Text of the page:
Truus Schröder-Schräder, a widowed mother of three, wanted a house that could facilitate a more open and un-hierarchical way for a newly independent woman to live as she saw fit. She employed Gerrit Rietveld, who up until then had only designed furniture, for his allegiance with the groundbreaking De Stijl art movement.

Schröder lived in the house for the rest of her life. She even allowed Rietveld to keep a design studio on the ground floor, and when his wife died in 1957 he moved in permanently. Upon Schröder’s death in 1985 the house passed into the care of the Centraal Museum Utrecht, which keeps it open for visitors.

Via Dezeen and Rietveld Schröder House.

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The Rietveld Schröder House was furnished with pieces designed by Rietveld, including angular pendant lamps and his Red and Blue Chair, which is made from 15 slats and two panels of beechwood.
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Rietveld devised a series of architectural systems to accommodate Schröder’s wishes, such as sliding partitions that allowed the open plan space of the first floor to be divided into three separate rooms.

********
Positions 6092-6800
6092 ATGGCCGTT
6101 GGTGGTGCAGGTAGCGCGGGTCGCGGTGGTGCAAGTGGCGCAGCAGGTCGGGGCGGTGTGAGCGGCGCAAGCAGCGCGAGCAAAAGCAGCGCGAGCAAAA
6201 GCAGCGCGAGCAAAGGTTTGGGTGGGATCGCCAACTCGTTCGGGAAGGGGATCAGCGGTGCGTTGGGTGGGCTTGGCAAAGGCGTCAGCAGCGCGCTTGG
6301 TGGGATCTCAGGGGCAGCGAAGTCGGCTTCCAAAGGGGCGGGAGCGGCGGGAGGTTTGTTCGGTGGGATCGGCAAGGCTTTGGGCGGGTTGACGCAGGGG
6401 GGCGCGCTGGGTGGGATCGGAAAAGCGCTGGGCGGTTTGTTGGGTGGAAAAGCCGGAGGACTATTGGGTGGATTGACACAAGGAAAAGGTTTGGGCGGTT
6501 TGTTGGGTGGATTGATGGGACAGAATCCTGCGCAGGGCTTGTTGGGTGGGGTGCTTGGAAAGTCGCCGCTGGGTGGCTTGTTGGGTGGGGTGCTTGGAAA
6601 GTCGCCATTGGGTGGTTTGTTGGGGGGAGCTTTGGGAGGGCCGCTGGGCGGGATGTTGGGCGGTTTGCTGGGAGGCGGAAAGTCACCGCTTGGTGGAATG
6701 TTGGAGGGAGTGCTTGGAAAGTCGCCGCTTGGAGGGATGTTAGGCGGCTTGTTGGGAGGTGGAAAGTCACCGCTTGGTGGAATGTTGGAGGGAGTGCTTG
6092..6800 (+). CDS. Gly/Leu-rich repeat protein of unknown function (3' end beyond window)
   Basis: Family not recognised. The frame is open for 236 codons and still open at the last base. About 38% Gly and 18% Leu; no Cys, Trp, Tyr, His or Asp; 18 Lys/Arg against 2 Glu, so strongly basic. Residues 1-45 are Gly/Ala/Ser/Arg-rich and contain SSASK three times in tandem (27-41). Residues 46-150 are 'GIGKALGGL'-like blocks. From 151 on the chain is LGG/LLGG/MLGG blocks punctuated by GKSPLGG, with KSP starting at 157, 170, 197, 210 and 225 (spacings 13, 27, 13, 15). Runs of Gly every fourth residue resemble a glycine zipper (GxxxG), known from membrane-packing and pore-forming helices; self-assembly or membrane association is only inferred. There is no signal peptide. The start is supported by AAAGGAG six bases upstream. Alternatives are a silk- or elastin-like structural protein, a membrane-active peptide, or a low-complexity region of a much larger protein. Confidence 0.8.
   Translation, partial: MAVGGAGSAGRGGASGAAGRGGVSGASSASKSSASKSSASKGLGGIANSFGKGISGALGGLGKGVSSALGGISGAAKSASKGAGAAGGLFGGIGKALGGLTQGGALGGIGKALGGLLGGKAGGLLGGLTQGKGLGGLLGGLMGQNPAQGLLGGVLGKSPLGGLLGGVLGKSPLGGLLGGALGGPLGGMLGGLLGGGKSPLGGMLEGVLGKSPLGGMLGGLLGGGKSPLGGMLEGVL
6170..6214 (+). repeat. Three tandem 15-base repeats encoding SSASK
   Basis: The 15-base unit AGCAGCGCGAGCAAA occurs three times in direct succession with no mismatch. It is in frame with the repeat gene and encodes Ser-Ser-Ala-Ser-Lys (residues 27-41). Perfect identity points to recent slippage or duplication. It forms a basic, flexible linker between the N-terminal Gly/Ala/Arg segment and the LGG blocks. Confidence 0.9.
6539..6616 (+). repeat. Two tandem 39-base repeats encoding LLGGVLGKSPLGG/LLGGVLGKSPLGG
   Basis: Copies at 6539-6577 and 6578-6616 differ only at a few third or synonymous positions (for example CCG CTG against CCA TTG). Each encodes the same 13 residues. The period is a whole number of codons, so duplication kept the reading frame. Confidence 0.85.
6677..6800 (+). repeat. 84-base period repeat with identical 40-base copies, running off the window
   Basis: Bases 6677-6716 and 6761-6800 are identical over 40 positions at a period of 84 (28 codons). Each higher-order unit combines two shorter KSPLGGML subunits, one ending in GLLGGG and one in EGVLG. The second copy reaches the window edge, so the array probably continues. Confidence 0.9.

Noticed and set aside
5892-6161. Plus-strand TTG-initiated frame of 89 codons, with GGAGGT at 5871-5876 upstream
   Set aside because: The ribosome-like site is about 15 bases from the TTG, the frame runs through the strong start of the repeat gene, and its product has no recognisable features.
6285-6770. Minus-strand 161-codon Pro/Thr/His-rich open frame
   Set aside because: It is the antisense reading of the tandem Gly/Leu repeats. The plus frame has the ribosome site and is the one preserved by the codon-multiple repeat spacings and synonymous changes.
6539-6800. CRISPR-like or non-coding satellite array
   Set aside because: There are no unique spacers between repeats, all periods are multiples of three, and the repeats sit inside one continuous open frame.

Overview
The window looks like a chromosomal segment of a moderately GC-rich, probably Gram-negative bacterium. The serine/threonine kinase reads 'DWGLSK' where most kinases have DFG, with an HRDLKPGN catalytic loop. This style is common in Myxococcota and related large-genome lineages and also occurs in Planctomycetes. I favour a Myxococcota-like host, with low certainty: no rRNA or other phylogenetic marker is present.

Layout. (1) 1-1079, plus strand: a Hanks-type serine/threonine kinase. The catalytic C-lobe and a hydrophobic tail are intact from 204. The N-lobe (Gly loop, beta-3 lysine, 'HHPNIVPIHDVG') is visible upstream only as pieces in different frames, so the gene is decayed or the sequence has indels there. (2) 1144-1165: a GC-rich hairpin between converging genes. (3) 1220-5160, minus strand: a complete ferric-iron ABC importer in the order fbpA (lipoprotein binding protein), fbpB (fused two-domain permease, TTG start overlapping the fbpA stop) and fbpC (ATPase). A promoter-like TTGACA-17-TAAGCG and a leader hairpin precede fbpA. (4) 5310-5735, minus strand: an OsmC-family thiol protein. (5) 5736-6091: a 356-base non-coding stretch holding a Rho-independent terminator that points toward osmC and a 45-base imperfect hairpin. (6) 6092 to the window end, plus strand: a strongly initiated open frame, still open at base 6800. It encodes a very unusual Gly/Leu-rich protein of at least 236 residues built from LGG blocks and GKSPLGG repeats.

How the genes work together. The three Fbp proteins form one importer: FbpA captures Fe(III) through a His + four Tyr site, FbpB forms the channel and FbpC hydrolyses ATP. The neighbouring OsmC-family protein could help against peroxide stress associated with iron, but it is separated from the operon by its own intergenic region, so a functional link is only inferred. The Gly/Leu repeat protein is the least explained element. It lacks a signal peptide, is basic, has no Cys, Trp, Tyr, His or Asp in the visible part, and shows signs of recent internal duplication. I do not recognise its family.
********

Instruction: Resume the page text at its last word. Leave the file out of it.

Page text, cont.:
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Rietveld sought to make the most of the space in and around the house. He did this by incorporating three-dimensionality — height, width and depth — in all facets of the design. Take this lamp, for example.
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The Rietveld Schröder House is an embodiment of De Stijl. Characteristic features include the fluid transitions between interior and exterior, the clean horizontal and vertical lines and the use of all primary colours, alongside white, grey and black.
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Minotaur Sequence from the ballet Ariadne — Avin Harum as the Minotaur and Ali Pourfarroukh as the Hero Theseus, locked in mortal combat before Theseus achieves a triumphant victory. (Photography by Mark B. Anstendig)

“On the path of my life, in the middle of my life, what do I know about where I have been, and where I might go? Everything in the woods, everything in the ocean, everything in the desert. I can see no shape. I am lost; in the middle of my life I am lost. I cannot find my way through the thicket. I cannot navigate. The path that lies ahead of me is a riddle. But the path that lies behind is indistinct, too; its myriad and confusing turns already half forgotten, the significance of the landmarks encountered along the way misunderstood, misinterpreted.” — Charlotte Higgins in Red Thread — On Mazes & Labyrinths (page 11–12)